Snorkeling for Non Swimmers
Snorkeling requires very little actual swimming. Simply floating on the sea's surface, with your snorkel and mask strapped on, you can enjoy all of the underwater sights below. As you gain confidence, you can begin to practice the "flutter kick," using your legs to propel yourself through the water. More than any particular technique, though, a non-swimmer should learn the equipment and become comfortable using it.
Because snorkeling merely requires that you stay afloat, a non-swimmer or novice swimmer can take advantage of a raft or a jacket that's designed to maintain buoyancy. Keep in mind, however, that a regular life jackets and life preservers are designed to keep your head out of the water. Instead, you'll need to strap on a jacket that lets you put your face down in the water. For children, water wings or swimming pool "noodles" work well. With some practice, it will become apparent that your body is already naturally buoyant.
Investing in good quality equipment can improve your snorkeling experience, particularly if you're new to the activity. Instead of open tubs, look for a snorkel that features a ball valve, which will keep you from inhaling any water. If you normally wear glasses, investing in a magnifying glass will help you to better see the aquatic sights. Make sure that the fins fit snugly around your feet. If they chafe or seem too loose, you can wear thin socks underneath.
Getting a Grip on the Gear
To streamline the process and avoid gulps of seawater, familiarize yourself with the snorkeling equipment while you still have your feet on solid ground. If there's a shallow area where you can stand in the water, keep your feet on the ground and lower your head to the water's surface. Practice breathing through the snorkel tube, noting how much pressure is necessary to keep it in your mouth. Also check that the mask makes a tight seal around your eyes. Dabbing a bit of petroleum jelly around the edge of the mask helps ensure a good seal. By checking the face gear in advance, you can focus on the rest of your body when you jump in.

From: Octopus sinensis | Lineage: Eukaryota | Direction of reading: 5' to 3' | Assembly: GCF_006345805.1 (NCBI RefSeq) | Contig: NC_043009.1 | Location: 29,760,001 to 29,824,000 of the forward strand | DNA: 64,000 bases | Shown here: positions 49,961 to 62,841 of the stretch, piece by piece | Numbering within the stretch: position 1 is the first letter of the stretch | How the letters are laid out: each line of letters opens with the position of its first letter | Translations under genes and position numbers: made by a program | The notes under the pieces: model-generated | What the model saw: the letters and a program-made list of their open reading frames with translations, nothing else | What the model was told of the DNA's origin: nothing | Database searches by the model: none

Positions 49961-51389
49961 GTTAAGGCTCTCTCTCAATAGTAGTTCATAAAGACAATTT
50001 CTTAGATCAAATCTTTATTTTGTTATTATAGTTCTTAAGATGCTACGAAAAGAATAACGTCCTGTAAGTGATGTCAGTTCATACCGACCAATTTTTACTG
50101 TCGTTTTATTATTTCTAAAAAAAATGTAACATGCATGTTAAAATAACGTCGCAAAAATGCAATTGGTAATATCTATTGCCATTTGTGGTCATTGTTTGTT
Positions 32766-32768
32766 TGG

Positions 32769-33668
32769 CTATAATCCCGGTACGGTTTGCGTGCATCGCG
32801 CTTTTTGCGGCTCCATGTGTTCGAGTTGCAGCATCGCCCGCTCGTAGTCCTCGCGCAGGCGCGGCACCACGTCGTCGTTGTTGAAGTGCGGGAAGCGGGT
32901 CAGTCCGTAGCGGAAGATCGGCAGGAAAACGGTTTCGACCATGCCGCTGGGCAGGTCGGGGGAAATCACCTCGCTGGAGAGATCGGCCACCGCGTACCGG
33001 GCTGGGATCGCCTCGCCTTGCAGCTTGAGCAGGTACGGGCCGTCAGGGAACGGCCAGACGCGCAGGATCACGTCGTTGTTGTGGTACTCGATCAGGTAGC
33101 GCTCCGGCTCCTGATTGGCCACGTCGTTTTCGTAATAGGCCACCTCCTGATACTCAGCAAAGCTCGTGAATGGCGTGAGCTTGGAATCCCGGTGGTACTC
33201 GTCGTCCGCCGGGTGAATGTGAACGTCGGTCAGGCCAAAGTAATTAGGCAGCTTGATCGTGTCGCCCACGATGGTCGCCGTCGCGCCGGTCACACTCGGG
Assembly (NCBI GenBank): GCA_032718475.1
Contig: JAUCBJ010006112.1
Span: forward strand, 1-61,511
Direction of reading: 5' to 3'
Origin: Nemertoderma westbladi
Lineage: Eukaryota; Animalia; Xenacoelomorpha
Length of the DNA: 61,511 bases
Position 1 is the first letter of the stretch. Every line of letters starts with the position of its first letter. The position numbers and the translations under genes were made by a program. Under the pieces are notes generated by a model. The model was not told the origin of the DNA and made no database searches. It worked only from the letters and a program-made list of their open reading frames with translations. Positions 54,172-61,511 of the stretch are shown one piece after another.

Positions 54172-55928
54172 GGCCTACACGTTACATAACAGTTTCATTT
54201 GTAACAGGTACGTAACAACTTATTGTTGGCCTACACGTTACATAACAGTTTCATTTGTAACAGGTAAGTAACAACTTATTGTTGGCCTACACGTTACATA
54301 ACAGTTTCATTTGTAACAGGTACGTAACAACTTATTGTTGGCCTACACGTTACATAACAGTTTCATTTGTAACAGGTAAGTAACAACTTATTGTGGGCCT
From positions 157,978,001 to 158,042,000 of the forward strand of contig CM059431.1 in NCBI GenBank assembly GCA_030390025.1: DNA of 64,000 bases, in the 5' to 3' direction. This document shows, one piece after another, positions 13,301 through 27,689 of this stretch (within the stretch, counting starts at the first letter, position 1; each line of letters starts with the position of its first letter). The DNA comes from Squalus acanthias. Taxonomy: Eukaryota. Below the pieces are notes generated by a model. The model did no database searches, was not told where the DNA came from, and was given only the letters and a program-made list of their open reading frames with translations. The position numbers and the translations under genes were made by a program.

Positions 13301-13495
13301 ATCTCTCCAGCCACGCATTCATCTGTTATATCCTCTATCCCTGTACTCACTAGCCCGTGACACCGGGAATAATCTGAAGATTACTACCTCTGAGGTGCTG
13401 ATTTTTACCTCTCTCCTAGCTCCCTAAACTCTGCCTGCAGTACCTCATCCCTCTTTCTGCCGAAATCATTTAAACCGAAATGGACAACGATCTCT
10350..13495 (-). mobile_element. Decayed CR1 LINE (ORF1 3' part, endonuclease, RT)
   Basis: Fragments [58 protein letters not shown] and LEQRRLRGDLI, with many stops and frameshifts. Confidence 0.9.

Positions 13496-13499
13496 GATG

Pick The Right Destination
Non-swimmers will have an easier time snorkeling at some destinations than others. If you plan to go snorkeling with a tour operator, confirm that the group allows non-swimmers along on their excursions. Some outfits even specialize in family-friendly and non-swimmer snorkeling adventures. Certain destinations cater to beginner snorkelers, too. In the Virgin Islands National Park, Trunk Bay features underwater signage alerting snorkelers to the sea life they're most likely to see.
When setting out for a snorkeling trip, make sure that you always have plenty of swimmers as well as non-swimmers in the group. Until the non-swimmers have gained confidence in the water, stick to shallow areas where they can put their feet on the ground if need be. In order to be safe you should never venture father than the shore of a large body of water if you cannot swim. A swimming pool makes an excellent venue for a practice session.
Danielle Hill has been writing, editing and translating since 2005. She has contributed to "Globe Pequot" Barcelona travel guide, "Gulfshore Business Magazine," "Connecting Lines: New Poetry from Mexico" and "The Barcelona Review." She has trained in neuro-linguistic programming and holds a Bachelor of Arts in comparative literature and literary translation from Brown University.